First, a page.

by Uri Regev
Cross-posted from Hiddush
Eli Yishai’s recent comparison of the Six Day War and the Second Lebanon War were not only offensive, they were just plain incorrect.
And we thought we had heard it all. To explain the difference between the victorious Six Day War and the obstacle-ridden Second Lebanon War, Interior Minister Eli Yishai was recorded saying the Israel Defence Forces succeeded in the Six Day War because “Each and every Jew that went to battle looked up to the Creator” whereas in Lebanon, soldiers said “It is my own might and power” Yishai continued on to say “This is a great lesson. When all Arab states are against the Jewish people, what will save the Jewish people is those who study of Torah, who bring the masses back to the religious fold, and repentance.”
This horrific incident represents the darker side of the unholy alliance between religion and state in Israel. Under normal circumstances, someone like Eli Yishai would not serve in a government cabinet position, and his party would not be a welcome partner in the governmental coalition. His anti-historical account would call into question his capacity to act intelligently as a high ranking government official. Unfortunately, the nature of Israeli politics has made it not only possible, but in the minds of many, seen to be as natural as the elements.
After understandable fury from political circles, bereaved parents and civil society organizations, Yishai publicly “apologized” saying he regrets having hurt the bereaved parents which was not his intention.
His apology makes his earlier comments even more egregious. He attempts to find refuge in the standard line uttered by politicians when they are caught in an embarrassing situation: “My comments were distorted and taken out of context” Yishai responded. Tell me, Minister Yishai, what exactly about your quote was taken out of context? Out of context or not, Yishai’s comments are ahistorical and hypocritical. Yishai has not retracted these key statements, leaving us to assume he still believes in their truth.
If Yishai were to look into the actual history of the wars, he would realize that a vast majority of the soliders in the Six Day War were recruits from secular Zionist backgrounds; there was only one religious high ranking officer, Col. Shmuel Gonen. Gonen had previously studied full time in yeshiva, but contrary to the policies supported by Yishai’s own party, left his studies to take part in the army. In contrast, the Second Lebanon War was largely staffed by national religious soldiers because of changing demographics in Israeli Jewish society. Following Yishai’s logic, this would indicate, in fact, that the more religious soldiers, the less successful the war effort will be.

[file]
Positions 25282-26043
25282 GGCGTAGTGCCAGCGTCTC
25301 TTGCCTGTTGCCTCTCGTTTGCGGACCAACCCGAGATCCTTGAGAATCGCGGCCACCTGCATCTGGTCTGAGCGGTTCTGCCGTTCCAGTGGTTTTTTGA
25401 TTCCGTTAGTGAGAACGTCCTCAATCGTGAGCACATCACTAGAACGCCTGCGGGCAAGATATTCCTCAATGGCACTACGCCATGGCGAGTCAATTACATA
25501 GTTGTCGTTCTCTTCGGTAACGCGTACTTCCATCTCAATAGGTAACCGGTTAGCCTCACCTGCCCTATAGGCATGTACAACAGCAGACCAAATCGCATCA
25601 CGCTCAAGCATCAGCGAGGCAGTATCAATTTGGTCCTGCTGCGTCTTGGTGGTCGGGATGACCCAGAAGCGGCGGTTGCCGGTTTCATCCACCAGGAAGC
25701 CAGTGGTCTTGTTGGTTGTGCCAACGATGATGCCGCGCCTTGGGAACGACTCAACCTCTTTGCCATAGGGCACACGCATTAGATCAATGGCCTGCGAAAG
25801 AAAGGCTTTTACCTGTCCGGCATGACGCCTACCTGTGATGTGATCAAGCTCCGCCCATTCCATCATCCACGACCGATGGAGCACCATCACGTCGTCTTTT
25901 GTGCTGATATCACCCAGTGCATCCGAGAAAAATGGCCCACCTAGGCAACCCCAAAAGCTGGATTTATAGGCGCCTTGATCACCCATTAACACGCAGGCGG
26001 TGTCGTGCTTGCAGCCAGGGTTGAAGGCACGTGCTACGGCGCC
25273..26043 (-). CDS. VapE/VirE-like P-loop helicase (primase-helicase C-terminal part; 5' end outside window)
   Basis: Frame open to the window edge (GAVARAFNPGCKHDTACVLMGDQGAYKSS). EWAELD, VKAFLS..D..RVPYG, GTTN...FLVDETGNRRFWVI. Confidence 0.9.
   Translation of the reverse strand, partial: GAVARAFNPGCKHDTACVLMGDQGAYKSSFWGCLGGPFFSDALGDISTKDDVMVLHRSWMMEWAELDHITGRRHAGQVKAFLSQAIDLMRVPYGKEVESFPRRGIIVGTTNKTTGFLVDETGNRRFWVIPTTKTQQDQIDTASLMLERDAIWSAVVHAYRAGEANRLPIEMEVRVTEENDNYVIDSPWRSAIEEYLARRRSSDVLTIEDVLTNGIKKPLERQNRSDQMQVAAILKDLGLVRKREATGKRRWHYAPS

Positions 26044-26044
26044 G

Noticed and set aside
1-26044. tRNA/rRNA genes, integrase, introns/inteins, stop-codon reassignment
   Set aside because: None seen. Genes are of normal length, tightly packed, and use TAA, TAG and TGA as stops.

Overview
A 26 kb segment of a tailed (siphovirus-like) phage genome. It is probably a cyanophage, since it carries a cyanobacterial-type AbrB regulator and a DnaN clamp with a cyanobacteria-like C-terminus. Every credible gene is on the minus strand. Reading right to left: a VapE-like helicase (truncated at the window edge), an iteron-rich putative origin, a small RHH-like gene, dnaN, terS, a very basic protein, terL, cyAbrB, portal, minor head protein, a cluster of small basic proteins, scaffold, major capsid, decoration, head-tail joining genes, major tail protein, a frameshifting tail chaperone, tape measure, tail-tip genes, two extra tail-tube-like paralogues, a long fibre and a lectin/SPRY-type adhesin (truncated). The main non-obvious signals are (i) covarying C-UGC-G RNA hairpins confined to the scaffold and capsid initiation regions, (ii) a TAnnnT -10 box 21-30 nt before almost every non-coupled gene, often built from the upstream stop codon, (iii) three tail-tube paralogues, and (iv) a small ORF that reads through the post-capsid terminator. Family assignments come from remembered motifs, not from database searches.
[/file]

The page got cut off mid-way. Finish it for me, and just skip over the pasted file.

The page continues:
Eli Yishai: This is a great lesson. When all Arab states are against the Jewish people, what will save the Jewish people is those who study of Torah, who bring the masses back to the religious fold, and repentance.
While fully appreciating the potential efficacy of faith and prayer, it is another matter altogether to distort the facts to fit your religious purpose, claiming knowledge of Divine conduct in the outcome of wars without any humility. Had Yishai said “Faith and prayer strengthen Israel and its ability to meet external threats”, very few would have faulted him. His ridiculous characterization of the Six Day War as if the prayers of soldiers were the secret to Israel’s victory, and his debasement of the memory of fallen soldiers in the Lebanon War are insulting to both the army and the country. It tells more about Yishai’s own twisted sense of history, manipulative character and fundamentalist faith than it does about any rational evaluation of these historic events.
Either Yishai believes what he said, in which case, his perception of reality is suspect, or he does not believe what he said, in which case, he is a manipulative liar. In either case, he is unfit to serve.
One such soldier who fought in the Lebanon War spoke on the radio saying “Yishai is wrong. We prayed! We prayed so much! We prayed for more soldiers and more equipment.” This soldier voices his deep-seated disappointment that Yishai’s own party, Shas, is responsible for the military exemptions of some 60,000 yeshiva students who dodge mandatory army service and leave the yoke of defending the country to the “less faithful”. Hiddush’s own in depth public opinion polling demonstrates that the vast majority of Israelis stand with this soldier, preferring that the huge amounts of public money that fund Yishai’s yeshivas be put toward a more constructive use. Another such soldier remarked “The problem’s not the fighters that don’t pray; it’s the prayers that don’t fight.”
If Yishai really believes his own words, let him free these yeshivas from reliance on state coffers and try things his way, receiving modern day manna to fulfill their needs. As for Israel’s security, it’s a good thing Prime Minister Netanyahu and Defence Minister Barak are not heeding his words, replacing the army with full time prayer and Torah study.
On the other hand, maybe we should all hope he’s right; if ultra-Orthodox yeshivas and army exemptions are allowed to grow at the current rate, it’s prayer we’ll have to rely on anyways.
Uri Regev is the President of Hiddush